Designer: Napoleone Martinuzzi

Napoleone Martinuzzi is one of Italy’s most influential Novecento sculptors—his name alone evokes images of remote elegance and archetypal glory. Wright celebrates Martinuzzi's legacy handling more than 70 pieces of glass by the artist and achieving record prices for several of his forms.
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Martinuzzi does not generally invent forms of abstract perfection, but he de-shapes and transfigures objects, vegetables, plants, flowers, animals, figures, which irresistibly drag the observer into a fantastic universe that amazes, disorients and baffles: an authentic triumph of the senses.

Pasquale Gagliardi

Auction Results Napoleone Martinuzzi

Napoleone Martinuzzi at a Glance

He attended the Belle Arti in Venice and was part of the Ca’ Pezzaro Secessionist group where, in 1908, he began to exhibit his sculptures.

From 1921 to 1931, Martinuzzi served as Director of the Murano Museum.

In 1928, Martinuzzi expaned our notions of what Murano glass could be with the development of Pulegoso glass.

After leaving his role as Artistic Director at Venini in 1932, he founded his own firm Zecchin-Martinuzzi with Francesco Zecchin.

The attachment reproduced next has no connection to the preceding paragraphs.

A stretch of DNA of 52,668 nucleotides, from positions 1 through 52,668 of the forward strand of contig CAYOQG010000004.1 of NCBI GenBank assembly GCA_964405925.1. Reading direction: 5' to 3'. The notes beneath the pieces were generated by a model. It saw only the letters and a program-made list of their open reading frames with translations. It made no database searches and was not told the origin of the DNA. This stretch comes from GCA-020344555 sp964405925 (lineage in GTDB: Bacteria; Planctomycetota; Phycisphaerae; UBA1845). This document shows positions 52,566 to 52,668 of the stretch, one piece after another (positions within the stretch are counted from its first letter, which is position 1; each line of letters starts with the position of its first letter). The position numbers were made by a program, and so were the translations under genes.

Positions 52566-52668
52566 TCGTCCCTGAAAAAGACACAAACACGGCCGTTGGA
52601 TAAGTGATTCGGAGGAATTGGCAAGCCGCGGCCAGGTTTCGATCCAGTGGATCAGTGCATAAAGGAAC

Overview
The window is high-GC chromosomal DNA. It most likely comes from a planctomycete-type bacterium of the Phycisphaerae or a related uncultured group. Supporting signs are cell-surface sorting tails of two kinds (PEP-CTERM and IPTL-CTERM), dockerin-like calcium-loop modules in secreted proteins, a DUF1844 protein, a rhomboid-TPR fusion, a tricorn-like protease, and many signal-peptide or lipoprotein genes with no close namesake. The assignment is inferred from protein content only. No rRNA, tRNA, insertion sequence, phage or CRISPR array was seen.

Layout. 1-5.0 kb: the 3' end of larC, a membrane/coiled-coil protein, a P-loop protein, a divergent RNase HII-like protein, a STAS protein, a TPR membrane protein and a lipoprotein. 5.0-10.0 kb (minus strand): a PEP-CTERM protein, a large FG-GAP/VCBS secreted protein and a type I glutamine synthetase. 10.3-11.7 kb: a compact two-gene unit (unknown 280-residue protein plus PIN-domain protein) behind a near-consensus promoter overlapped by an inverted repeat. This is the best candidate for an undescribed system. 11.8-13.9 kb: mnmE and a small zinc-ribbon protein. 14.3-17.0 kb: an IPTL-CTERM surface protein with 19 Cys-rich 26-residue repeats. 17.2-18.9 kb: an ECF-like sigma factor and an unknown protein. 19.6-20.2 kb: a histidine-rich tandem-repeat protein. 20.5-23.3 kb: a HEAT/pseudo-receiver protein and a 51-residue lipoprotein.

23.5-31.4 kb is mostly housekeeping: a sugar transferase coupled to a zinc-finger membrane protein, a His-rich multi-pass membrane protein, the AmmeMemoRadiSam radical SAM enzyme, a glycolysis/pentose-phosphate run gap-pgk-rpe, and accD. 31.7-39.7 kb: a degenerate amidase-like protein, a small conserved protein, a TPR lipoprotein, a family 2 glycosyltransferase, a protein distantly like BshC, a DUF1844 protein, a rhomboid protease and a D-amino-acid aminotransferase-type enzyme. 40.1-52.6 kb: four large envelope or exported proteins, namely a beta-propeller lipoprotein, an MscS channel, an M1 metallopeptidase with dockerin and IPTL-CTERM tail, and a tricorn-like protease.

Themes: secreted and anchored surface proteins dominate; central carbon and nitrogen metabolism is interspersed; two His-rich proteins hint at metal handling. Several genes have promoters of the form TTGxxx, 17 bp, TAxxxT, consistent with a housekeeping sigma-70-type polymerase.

The poet Gabriele d’Annunzio was a major contemporary collector of Martinuzzi's work commissioning pieces for his home and mausoleum, Vittoriale degl Italiani, now a foundation open to the public.

Canefora, 1926 by Napoleone Martinuzzi in the Gardone Riviera, Vittoriale degl Italiani

Napoleone Martinuzzi 1892–1977

Born on Murano in 1892, Napoleone Martinuzzi was the son of an accomplished glass blower. He attended the Belle Arti in Venice and was part of the Ca’ Pezzaro Secessionist group where, in 1908, he began to exhibit his sculptures. Over the next decade Martinuzzi exhibited widely in Europe, eventually becoming one of Italy’s most influential Novecento sculptors.

In 1921 he became Director of the Murano Museum and in 1925, the Artistic Director at Venini. Martinuzzi’s bold use of experimental, semi-opaque glass (Pulegoso, Lattimo, Calcedonio) brought a new sculptural materialism to Murano. His use of large-scale forms from classical antiquity executed in vibrant colors set a new standard for Murano glass design.

In 1932 Martinuzzi left Venini to found his own firm, Zecchin-Martinuzzi. While the company only lasted for a few years, its highly refined production had a profound influence on Murano glass for decades to come. Between 1937 and 1947 Martinuzzi once again dedicated himself to sculpture. During the post-war period he returned to glass design and did notable works for several companies including Alberto Seguso’s Arte Vetro, Vetreria Cenedese, Alfredo Barbini and Pauly & C.

But the simple facts of Martinuzzi’s life fail to capture the lasting power of his work—his name alone evokes images of remote elegance and archetypal glory. A lasting tribute to this haute-grandeur can still be seen at the Vittoriale—poet Gabriele D’Annunzio’s lavish home and mausoleum where many of Martinuzzi’s formidable sculptures and monumental glass vessels still reside.

To learn more about a work by Napoleone Martinuzzi in your collection, contact our specialists.
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